Haggin, James Ben Ali
- Patrick J. Furlong
Haggin, James Ben Ali (09 December 1822–12 September 1914), mine owner, land developer, and horseman, was born in Harrodsburg, Kentucky, the son of Terah Temple Haggin, a lawyer and farmer, and Adeline Ben Ali, a schoolteacher. Haggin’s mother was said to have been the daughter of Ibrahim Ben Ali, an exiled Turkish army officer who settled in England and then moved to Philadelphia in the mid-1790s. Ben Ali’s residence in England is well attested, but there is no record that he ever lived in Philadelphia, where he supposedly settled and practiced medicine. Haggin may not have descended from a Turk, but he gloried in the name Ben Ali.
Haggin’s education is uncertain, but he was admitted to the bar in 1845 and opened a legal practice in Shelbyville, Kentucky. The following year he moved briefly to Natchez, Mississippi, where he married Eliza Sanders; they had five children. Then they moved to New Orleans, where he again practiced law. Haggin followed the gold seekers to California, but instead of digging for gold he opened a law office in San Francisco early in 1850. The following year in Sacramento he went into partnership with Lloyd Tevis, a Kentucky friend who soon became his brother-in-law.
Haggin and Tevis flourished as lawyers and then as investors in real estate, mining properties, and other California corporations, most notably Wells, Fargo & Company. Haggin’s first great landholding was the Rancho del Paso, 44,000 acres just east of Sacramento, which he acquired with Tevis in 1862 in settlement of a legal fee. Haggin developed the ranch for sheep and cattle on higher elevations and grain and hay on the American River bottomlands. Haggin began raising blooded horses around 1870, trotters at first and then thoroughbreds, but did not race under his own colors until 1882. The ranch’s private railroad shipping point was called Ben Ali, as was his colt that won the Kentucky Derby in 1886. Haggin withdrew from racing in 1891, after the death of his son, Ben Ali Haggin, who managed his eastern racing interests and pursued a long financial dispute with other horsemen. Haggin continued as a horse breeder in California until 1905, when he gave up the business as no longer profitable.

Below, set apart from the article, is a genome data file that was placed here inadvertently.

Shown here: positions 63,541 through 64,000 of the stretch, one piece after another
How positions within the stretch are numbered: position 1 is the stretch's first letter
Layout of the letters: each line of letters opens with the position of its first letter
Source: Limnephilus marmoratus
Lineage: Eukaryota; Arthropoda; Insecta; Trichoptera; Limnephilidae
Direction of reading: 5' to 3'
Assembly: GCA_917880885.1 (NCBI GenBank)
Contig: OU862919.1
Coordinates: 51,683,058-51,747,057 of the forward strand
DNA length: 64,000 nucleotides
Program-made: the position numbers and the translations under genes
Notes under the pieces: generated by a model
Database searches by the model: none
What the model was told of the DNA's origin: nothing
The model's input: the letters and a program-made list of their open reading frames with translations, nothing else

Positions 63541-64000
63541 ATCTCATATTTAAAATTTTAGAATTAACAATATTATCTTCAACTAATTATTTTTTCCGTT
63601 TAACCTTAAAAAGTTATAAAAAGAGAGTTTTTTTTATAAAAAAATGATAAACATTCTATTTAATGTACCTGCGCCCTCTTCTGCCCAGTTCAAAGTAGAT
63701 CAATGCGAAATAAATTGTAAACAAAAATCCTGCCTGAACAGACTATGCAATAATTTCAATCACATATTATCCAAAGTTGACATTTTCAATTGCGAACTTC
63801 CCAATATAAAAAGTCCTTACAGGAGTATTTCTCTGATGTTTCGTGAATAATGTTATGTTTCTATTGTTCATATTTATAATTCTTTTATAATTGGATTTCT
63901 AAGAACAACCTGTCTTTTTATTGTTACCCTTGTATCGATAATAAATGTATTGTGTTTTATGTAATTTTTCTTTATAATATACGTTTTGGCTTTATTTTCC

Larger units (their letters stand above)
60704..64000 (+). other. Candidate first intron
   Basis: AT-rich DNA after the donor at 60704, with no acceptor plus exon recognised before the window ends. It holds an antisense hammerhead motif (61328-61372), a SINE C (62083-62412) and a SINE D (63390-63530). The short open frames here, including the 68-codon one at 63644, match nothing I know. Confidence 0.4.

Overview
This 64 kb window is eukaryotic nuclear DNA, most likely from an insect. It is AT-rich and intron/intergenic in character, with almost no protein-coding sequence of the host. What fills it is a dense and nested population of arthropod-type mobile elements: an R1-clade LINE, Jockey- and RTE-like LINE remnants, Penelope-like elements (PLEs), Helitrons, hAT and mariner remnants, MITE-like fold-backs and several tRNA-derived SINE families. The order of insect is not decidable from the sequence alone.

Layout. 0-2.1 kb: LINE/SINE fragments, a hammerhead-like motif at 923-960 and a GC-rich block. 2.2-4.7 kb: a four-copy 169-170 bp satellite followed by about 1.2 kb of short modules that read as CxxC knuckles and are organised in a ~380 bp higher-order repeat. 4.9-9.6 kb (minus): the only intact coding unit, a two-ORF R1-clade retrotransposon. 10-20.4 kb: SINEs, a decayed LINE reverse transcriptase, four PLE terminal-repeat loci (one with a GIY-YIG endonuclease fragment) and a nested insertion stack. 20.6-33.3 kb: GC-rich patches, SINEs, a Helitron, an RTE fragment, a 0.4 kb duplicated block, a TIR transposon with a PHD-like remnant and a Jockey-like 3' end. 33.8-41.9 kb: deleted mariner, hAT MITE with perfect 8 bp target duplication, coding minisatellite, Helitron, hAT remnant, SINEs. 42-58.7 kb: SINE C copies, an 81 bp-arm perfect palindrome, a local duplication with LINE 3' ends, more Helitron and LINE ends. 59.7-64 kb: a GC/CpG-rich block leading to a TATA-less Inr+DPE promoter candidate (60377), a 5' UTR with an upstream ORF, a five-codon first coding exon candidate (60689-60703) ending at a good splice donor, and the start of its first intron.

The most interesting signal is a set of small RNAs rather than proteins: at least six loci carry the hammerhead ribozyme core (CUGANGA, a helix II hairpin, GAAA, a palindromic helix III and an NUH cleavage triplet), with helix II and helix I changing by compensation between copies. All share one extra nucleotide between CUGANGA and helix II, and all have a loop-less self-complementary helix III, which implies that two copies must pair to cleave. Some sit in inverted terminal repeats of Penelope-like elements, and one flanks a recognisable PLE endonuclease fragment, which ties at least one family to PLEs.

From 1872 onward Haggin gradually acquired several hundred thousand acres in the southern end of the San Joaquin valley, eventually incorporating his holdings as Kern County Land Company (1890). After prolonged litigation and legislative lobbying over water rights, Haggin negotiated a fruitful compromise in 1888 that enabled the large-scale and very profitable development of his Kern County holdings.
Haggin knew nothing about mining, but he developed a remarkable talent for identifying those who did. He owned interests in at least sixty gold, silver, and copper mines scattered from Alaska to Peru, often in partnership with George Hearst and Marcus Daly, as well as Tevis until his death in 1899. Haggin was a founder and for many years a director of the Anaconda Copper Mining Company in Montana, as well as a major shareholder of the Homestake mine in South Dakota and Cerro del Pasco in Peru.